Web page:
In the midst of an opioid epidemic, a possible breakthrough when it comes to teenagers and drug use.
A new government study shows some teens may be too addicted to their cell phones to bother with drugs.
"A lot of us love our phones and are addicted to them that it's hard when we part with them," said Leylanis Barbot, an eighth grader from West Springfield.
Barbot admitted that she is addicted to her cell phone and she's not alone.
A recent survey from Common Sense Media found that half of teenagers felt addicted to their devices and 78 percent checked their devices at least hourly.
"Social media is playing a big part in this and kids are being observed with social media and Snapchat and Instagrams and all of that," said Tacia Mazimpaka, an eighth grader from West Springfield.
At least one study may indicate that teen's addiction to smartphones could be at least one reason why illicit drug use among high schoolers is the lowest level in 40 years.
That government study, by the National Institute on Drug Abuse, found that as heroin use has reached epidemic proportions among adults, it has fallen significantly among teens in the past decade.
Researchers said that it's interesting to note that cell phone use has skyrocketed over that same time period.
Also over the last decade, programs like 'Just Once presentations - where former high school star athletes, former police officers, and college students-turned drug users and ultimately prisoners - speak to kids in western Massachusetts starting in middle school about staying away from opiods.
It's a constant drum beat that Hampden County District Attorney Anthony Galluni said is taking hold.
"The sense is that we're making a real impact. I think the message that we're putting out there, especially around prevention and talking to young people about how this can start and how to be weary of certain situations is really penetrating effectively," Galluni added.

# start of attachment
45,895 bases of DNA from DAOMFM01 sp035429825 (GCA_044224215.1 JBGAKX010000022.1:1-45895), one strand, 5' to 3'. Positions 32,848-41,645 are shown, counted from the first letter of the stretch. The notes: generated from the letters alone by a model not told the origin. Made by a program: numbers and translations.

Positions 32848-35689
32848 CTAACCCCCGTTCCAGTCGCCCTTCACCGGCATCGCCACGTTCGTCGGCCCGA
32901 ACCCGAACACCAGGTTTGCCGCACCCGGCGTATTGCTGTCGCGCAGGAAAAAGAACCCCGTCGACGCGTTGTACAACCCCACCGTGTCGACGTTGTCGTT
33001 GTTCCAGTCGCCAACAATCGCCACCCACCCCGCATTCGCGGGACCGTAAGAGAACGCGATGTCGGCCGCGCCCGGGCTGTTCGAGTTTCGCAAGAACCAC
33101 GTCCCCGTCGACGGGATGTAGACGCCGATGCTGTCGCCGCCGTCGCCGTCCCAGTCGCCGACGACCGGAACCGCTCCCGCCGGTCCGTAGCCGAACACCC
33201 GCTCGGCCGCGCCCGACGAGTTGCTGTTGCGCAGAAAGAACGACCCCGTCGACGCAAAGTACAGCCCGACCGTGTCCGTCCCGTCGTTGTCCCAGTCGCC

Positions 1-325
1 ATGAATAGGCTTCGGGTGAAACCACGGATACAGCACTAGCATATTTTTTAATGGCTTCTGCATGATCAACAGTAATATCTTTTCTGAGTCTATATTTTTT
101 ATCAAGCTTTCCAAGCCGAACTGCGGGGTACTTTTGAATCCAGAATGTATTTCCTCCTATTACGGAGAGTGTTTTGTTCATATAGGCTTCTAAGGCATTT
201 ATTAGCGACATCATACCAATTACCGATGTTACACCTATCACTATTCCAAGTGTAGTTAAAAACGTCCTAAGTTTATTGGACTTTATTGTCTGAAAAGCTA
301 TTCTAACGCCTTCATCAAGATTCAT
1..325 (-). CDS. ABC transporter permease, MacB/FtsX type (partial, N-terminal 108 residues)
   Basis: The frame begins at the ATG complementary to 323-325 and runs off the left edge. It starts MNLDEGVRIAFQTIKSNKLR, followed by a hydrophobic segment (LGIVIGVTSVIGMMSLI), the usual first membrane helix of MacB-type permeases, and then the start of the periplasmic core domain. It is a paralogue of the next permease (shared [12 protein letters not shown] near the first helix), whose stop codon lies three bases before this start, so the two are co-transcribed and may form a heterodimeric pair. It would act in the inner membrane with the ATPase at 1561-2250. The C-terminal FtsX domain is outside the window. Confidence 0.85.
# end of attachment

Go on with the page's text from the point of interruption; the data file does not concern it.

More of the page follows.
As for cell phone addictions, "using a cell phone I would prefer any day over someone using elicit drugs or any kind of narcotic," Galluni said.
However, how is cell phone use an even trade-off for drugs?
"The way that looking at a screen held in your hand where you have control over it, satisfies something in your brain, like this think you need to go back to, something you need to check, something that makes you feel different emotions depending on what you're checking for, what you're looking at, it does those same things," said Audra Winn, a licensed clinical social worker at the Gandara Mental Health Center in Springfield.
In fact, Winn said that studies show cell phone use can actually chemically trigger a similar response in your brain: teens, feeling high, fulfilling that need for sensation seeking, when playing video games or posting on social media.
"Of course, it doesn't do the exact same thing as a substance can to your brain, but in terms of the neurons that fire and receptors that come up, it is pretty similar," Winn explained.
Mazimpaka offers one warning.
"Using your cell phone could be a better addiction because you can learn from it, but you're still not experiencing and getting life experiences," Mazimpaka noted.
Even so, Barbot said it beats drug addiction.
"Every parent says oh, you're addicted to that cell phone, put it down, but if I were a parent, I would rather my child be addicted to a cell phone," Barbot said.
Western Mass News reached out to the National Institute on Drug Abuse. The director told us additional research looking solely at cell phone addiction versus drug addiction in teens is already in the works.
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